Statement of Texas Campaign for the Environment Gulf Coast Program Director Brittani Flowers
Texas Campaign for the Environment has been organizing locally for more than a decade to ensure that all residents served by the City of Houston have recycling, so we are outraged that an investigation found that 2.6 million pounds of recyclables were put in garbage trucks and taken to a landfill instead of the recycling plant.
We call on Mayor Turner, the City Council and the Solid Waste Department to provide residents with a full accounting and what happened and full accountability for city staff that allowed this to occur. City officials must respect the efforts of residents who dutifully sort recyclable materials in their homes and be able to guarantee that it’s going to our brand new recycling facility.
It wasn’t until 2015 that all residents served by city collection trucks had recycling bins. It took thousands of Houston residents writing letters over the years, many people coming to City Hall to have their voices heard. Texas Campaign for the Environment helped mobilize residents again when glass was dropped from the program and it was restored in the new recycling contract because of this outcry. We continue to press for expanded Zero Waste services and policies and are extremely frustrated with this setback.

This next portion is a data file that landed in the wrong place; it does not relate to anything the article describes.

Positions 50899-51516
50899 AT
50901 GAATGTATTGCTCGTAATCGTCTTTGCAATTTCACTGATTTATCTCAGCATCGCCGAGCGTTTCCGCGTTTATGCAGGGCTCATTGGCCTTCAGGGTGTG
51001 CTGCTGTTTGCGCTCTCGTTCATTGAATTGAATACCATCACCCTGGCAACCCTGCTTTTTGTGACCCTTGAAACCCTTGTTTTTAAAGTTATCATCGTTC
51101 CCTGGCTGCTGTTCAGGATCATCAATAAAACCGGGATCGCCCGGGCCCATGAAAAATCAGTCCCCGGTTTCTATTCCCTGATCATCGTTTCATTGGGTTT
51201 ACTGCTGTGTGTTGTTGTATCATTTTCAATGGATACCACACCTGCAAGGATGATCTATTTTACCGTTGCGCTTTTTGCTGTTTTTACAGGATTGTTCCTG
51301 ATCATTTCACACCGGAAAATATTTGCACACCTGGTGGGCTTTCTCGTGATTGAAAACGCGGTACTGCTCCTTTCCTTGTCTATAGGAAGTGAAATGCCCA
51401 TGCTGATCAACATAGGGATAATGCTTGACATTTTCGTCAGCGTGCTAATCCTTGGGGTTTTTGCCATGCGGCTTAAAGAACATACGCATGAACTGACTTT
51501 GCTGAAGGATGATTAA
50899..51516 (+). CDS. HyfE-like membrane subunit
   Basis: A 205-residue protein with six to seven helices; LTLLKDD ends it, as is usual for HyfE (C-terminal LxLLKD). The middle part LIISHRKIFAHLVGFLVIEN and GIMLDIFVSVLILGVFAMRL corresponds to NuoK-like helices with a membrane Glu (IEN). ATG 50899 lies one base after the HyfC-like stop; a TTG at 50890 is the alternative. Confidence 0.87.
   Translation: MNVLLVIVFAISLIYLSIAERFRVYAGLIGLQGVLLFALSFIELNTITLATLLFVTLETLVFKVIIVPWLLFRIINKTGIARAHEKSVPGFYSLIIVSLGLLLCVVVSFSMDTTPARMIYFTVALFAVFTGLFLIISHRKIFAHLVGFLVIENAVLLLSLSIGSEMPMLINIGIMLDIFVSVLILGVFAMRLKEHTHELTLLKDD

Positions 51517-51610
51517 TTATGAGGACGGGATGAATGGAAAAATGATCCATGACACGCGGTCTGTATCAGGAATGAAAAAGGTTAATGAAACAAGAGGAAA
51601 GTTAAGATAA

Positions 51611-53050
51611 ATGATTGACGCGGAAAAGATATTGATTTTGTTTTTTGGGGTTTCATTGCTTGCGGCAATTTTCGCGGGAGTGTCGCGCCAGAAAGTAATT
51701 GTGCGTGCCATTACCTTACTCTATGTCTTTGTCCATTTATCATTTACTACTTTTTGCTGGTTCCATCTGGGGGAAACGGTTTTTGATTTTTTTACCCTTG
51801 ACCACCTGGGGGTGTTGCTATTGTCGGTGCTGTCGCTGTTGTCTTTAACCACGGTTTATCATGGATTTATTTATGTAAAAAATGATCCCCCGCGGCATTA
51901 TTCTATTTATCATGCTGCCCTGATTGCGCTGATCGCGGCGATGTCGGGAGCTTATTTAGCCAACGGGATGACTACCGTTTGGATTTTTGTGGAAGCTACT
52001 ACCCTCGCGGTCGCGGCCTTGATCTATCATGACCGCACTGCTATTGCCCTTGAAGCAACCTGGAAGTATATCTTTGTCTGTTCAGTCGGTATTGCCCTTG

Our message to Houston residents is stay with this effort and continue to demand the services and policies that will make Houston a more sustainable city. This is the time to redouble our efforts, not give up in disgust. We encourage Houston residents to take action now.
According to KHOU 11, their investigation obtained daily collection data forms from the Solid Waste Department from January 1 through the end of May. The daily logs are filled out by each truck driver and show the type of material collected, the times it was collected, and the disposal site for each load. Those forms, cross-referenced with a database of corresponding landfill logs, reveal a city-wide, system-wide pattern of recycling violations. At least 123 city trucks dumped 333 loads or partial loads of recyclables at a landfill or garbage transfer facility, which ultimately sends materials to a landfill.
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